So some of you will remember that about 18 months ago my (then) 4 year old daughter and I stood on the corner of one of Auckland’s major intersections and held a sign which said “Real Democracy is Free”. We did it in response to a bright green slash-sticker which said “$345 = Vote C&R” posted on billboards during the Auckland Energy Consumer Trust elections.
It’s the first time I’ve ever done anything like that and the reason I decided to do it together with Kahlei was because she was the one who drew my attention to the issue. She had noticed the different billboard signs that had been up during the election period and upon noticing the slash-stickered ones she asked me whether I would get money if I voted for those ones in particular. Children have an amazing way of seeing things that sometimes adults miss.
The signs were misleading and wrong – because they inferred that only this party would pay out the annual dividend – which was misleading and wrong. And as it turns out, when I wrote a letter of complaint to the electoral officer – he agreed with me – but said he had no powers under the relevant legislation to force C&R to remove the signs because it is considered to be a private Trust. But the thing is: the elections are public because the Trust is responsible for looking after the interests of 320,000 Auckland households and businesses based on everyday people paying for the upkeep of Vector’s network in their area when they pay their monthly power bill – yes that’s likely to possibly include you or someone you know who resides in certain parts of central/west/south Auckland).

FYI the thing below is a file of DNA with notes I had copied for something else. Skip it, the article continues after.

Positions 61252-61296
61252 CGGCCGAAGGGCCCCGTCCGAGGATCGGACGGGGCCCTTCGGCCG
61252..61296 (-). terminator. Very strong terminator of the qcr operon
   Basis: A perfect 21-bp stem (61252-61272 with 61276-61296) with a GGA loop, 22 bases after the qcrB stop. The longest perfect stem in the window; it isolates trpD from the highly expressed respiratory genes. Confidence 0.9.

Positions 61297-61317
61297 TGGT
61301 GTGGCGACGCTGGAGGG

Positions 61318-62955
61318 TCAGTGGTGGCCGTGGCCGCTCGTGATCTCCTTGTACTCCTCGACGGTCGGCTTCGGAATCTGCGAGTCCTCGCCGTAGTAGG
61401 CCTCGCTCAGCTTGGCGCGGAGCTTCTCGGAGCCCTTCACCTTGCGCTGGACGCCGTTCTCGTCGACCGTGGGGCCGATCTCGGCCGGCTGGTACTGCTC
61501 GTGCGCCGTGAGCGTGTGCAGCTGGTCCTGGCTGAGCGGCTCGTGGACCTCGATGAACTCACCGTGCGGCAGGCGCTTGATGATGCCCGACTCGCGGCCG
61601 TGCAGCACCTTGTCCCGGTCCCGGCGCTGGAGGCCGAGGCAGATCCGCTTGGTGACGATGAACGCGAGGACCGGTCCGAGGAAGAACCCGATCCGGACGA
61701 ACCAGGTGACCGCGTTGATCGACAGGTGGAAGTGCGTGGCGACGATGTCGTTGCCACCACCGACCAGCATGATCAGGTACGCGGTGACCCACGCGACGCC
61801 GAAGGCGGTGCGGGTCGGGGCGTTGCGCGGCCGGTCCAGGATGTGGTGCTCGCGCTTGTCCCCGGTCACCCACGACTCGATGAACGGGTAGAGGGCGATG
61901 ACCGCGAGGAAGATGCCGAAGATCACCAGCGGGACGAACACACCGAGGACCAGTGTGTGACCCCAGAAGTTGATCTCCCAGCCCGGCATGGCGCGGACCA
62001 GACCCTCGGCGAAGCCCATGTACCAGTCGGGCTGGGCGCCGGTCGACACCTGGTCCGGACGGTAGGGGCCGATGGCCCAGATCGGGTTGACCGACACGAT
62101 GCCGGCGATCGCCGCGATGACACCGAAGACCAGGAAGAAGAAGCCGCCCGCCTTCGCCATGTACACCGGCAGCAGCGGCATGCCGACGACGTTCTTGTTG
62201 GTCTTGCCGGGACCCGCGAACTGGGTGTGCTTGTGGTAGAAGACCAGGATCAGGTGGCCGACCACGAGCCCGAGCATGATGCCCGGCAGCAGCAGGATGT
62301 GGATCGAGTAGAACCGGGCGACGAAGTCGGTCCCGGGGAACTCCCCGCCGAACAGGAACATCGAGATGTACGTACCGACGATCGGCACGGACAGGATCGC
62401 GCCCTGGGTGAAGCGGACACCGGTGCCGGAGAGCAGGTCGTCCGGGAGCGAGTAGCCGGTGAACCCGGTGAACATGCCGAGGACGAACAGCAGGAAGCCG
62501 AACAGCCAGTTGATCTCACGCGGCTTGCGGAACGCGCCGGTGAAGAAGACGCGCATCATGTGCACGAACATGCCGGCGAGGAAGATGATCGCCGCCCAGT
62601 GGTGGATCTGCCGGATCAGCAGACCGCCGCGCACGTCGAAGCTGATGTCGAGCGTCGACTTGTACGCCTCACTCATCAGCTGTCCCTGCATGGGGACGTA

For further background, here is the NZ Herald article written at the time.
So after receiving that response, I thought ‘well, okay then, if the electoral officer has got no power under the Act to enforce this – despite agreeing that in principle the slash-stickers should be removed – then it makes sense for me to ask Parliament to consider amending the Act. So I looked up the process for this and found that if I submitted a Parliamentary petition this matter could be brought before Select Committee. So – with 44 other signatories – I submitted my petition to Parliament requesting that the House amend the Local Electoral Act 2001 so that the Act and the protective rules within the Act apply to elections of the Auckland Energy Consumer Trust.
And what was the response? The response from the Select Committee was that my “best option may be to write to the Board of Auckland Transport to request an amendment to the Auckland Transport Election Signs Bylaw 2013.”
So I did that – back in November. And after hearing nothing for four months I sent a follow up email last week. And yesterday, I finally received this response from the Chair of Auckland Transport’s Board, which says (after apologising for not sending me a response as the email has been sitting in the ‘unsent’ folder since November) that “Auckland Transport regretfully is not able to assist you with your request for amendment of the Bylaw to require the Auckland Energy Consumer trust to comply with the Local Electoral Act 2001 and would urge you to take this up with the appropriate authority”
And who is in charge of the relevant authority? Trustees from the same party who chose to use the slash-stickers in the first place and refused to remove them when asked by the Electoral Officer when I submitted my first complaint 18 months ago (!)
Now you might wonder why on earth something like this would matter to an everyday person like me. I mean at the end of the day, what difference does it make to my life or my daughter’s life? Well the thing is, the reason I did this remains the same: public trust in democratic elections that have a significant impact on public outcomes (and in this case affect a fifth of Auckland’s population) – should never be taken for granted and must be protected.
This becomes even more important as an increasing number of people living in Western democracies are choosing to disengage with processes and systems that they feel are set up and stacked to benefit a corporate and political elite.
And if everyday people – like myself – can’t get the powers-that-be to do something as simple as make sure electoral rules are enforced – it’s hard not to see why.
Which is why I’m running for Parliament.